The Mooselings were all agog yesterday at all the news photos of the safe-and-sound space shuttle Discovery. The New York Times boasted of how this “brick with wings” had "dropped below the speed of sound” to make an uneventful landing after what Commander Eileen Collins characterized as a “wild ride," in a NASA television live broadcast. Of course, President Bush weighed in, saying the mission “was an important step for NASA as it regains the confidence of the American people and begins to transition to the new mission we've set out for NASA.”
Though he didn’t specify what exactly this new mission would mean for the American space program, the sentiment was clear: Tuesday was a day to celebrate the Discovery’s safety and resounding success. But John Schwartz and Warren E. Leary spell it out for the Mooselings:
Discovery's mission, on paper, was straightforward: it involved resupplying the International Space Station and testing new technologies and techniques for detecting, measuring and repairing damage from launch debris.
But at the core, the mission of Discovery was to get the United States back in the business of launching humans into space.
Today, we are some 114 shuttle launches since the successful trip to the moon in 1969, and the Mooselings would like to be able to marvel at how far we’ve come. Relatively speaking, however, the enthusiasm for the Discovery and its mission feel a little new for Mooselings, since they are much too young to recall the soaring optimism and ambition of John F. Kennedy’s speech at Rice University in 1962, when he dared the country to boldly go where no man had gone before, and to do so by the end of the decade:
We choose to go to the moon. We choose to go to the moon in this decade and do the other things, not because they are easy, but because they are hard, because that goal will serve to organize and measure the best of our energies and skills, because that challenge is one that we are willing to accept, one we are unwilling to postpone, and one which we intend to win, and the others, too.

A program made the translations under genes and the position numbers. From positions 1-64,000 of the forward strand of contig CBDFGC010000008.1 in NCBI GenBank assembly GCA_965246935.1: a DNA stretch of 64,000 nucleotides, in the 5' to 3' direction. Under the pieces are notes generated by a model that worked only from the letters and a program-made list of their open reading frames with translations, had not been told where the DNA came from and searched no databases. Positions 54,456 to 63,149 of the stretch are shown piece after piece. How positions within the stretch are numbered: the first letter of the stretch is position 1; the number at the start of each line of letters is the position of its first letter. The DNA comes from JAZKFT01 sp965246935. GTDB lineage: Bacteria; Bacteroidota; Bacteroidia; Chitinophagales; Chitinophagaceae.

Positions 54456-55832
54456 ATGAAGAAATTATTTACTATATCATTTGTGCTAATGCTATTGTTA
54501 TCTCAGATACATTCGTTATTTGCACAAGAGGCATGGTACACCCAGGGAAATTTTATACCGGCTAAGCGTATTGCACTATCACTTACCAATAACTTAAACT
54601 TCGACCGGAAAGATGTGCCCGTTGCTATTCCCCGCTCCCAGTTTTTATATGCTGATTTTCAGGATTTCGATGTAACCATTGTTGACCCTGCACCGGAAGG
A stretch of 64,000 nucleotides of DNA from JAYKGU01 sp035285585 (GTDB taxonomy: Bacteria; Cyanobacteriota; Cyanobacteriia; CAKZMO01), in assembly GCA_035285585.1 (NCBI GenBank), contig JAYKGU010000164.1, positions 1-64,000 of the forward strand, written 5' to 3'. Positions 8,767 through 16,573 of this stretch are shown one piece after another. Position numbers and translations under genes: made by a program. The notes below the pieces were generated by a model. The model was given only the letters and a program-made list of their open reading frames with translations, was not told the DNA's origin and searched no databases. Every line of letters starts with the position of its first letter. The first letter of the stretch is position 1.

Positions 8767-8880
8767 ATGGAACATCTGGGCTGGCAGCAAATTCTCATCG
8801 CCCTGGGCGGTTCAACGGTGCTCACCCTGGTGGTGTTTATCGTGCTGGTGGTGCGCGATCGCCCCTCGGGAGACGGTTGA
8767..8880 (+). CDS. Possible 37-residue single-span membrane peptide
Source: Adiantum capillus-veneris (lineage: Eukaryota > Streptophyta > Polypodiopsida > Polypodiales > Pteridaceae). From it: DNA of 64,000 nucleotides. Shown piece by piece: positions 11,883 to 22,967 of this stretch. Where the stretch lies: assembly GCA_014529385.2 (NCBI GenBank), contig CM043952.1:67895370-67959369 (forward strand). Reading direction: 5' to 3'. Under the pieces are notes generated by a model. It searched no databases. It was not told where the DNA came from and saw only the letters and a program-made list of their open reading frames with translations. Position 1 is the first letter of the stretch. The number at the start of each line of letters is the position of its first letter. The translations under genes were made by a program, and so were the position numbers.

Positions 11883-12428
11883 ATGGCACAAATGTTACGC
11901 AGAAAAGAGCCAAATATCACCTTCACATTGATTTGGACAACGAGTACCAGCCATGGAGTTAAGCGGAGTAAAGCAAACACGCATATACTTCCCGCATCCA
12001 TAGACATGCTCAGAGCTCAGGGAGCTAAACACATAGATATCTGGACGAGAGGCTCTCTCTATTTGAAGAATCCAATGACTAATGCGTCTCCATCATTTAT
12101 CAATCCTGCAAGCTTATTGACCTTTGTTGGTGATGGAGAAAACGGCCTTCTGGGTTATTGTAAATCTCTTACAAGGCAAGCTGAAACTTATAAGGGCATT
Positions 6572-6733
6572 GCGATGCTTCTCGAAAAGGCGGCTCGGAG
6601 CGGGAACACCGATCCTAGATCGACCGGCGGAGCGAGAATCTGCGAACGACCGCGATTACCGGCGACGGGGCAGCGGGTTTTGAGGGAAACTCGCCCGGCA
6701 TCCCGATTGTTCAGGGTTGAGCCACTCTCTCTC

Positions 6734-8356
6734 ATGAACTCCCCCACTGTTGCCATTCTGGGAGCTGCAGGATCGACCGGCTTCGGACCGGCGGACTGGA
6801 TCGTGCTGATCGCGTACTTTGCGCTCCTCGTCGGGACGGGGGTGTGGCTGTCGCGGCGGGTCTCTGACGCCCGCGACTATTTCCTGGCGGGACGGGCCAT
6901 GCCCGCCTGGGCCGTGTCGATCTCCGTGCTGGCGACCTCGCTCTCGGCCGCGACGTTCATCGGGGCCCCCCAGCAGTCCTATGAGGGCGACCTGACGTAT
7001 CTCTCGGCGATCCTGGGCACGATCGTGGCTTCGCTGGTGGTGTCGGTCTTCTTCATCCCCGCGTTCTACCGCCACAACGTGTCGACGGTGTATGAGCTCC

While the Mooselings love the idea of a new mission, they long for a day when they had a president who urged the country to be as risky, audacious, wondrous and ever-ambitious in our efforts as we could imagine in our exploration and innovation of space and technology. In 1962, space still largely felt like science fiction to most Americans, but it went on to become the great adventure of our time, as much a patriotic pursuit as a scientific and technical one. In the wake of Sputnik, talk of a “missile gap,” and a lingering fear in the early 60’s that the Soviets had far surpassed us in engineering, military and space technology, Kennedy’s speech goes on to address a nation that felt it mandatory to be the leaders in the race for space:
Those who came before us made certain that this country rode the first waves of the industrial revolutions, the first waves of modern invention, and the first wave of nuclear power, and this generation does not intend to founder in the backwash of the coming age of space. We mean to be a part of it - we mean to lead it. For the eyes of the world now look into space, to the moon and to the planets beyond, and we have vowed that we shall not see it governed by a hostile flag of conquest, but by a banner of freedom and peace. We have vowed that we shall not see space filled with weapons of mass destruction, but with instruments of knowledge and understanding.Yet the vows of this Nation can only be fulfilled if we in this Nation are first, and, therefore, we intend to be first. In short, our leadership in science and in industry, our hopes for peace and security, our obligations to ourselves as well as others, all require us to make this effort, to solve these mysteries, to solve them for the good of all men, and to become the world's leading space-faring nation…
To be sure, we are behind, and will be behind for some time in manned flight. But we do not intend to stay behind, and in this decade we shall make up and move ahead.
The growth of our science and education will be enriched by new knowledge of our universe and environment, by new techniques of learning and mapping and observation, by new tools and computers for industry, medicine, the home as well as the school. Technical institutions, such as Rice, will reap the harvest of these gains.
During a ceremony in space last week, the Discovery crew honored astronauts who died in past space missions. "(Those astronauts) knew that in order for a great people to do great things, they must not be bridled by timidity," said Discovery crew member Charlie Camarda. Though the future of space and aviation is not the same today as it was in the 1960s, for innovation’s sake alone, Kennedy’s urgency ought to be remembered. We don’t need our confidence in NASA or its capabilities renewed – we know space travel is supposed to be bold and risky. We shouldn’t just go up into space – if we are to advance, we must do new things, go new places. For now, the Mooselings just miss the days when it was an American priority for our reach to far exceed our grasp.
– The Mooselings --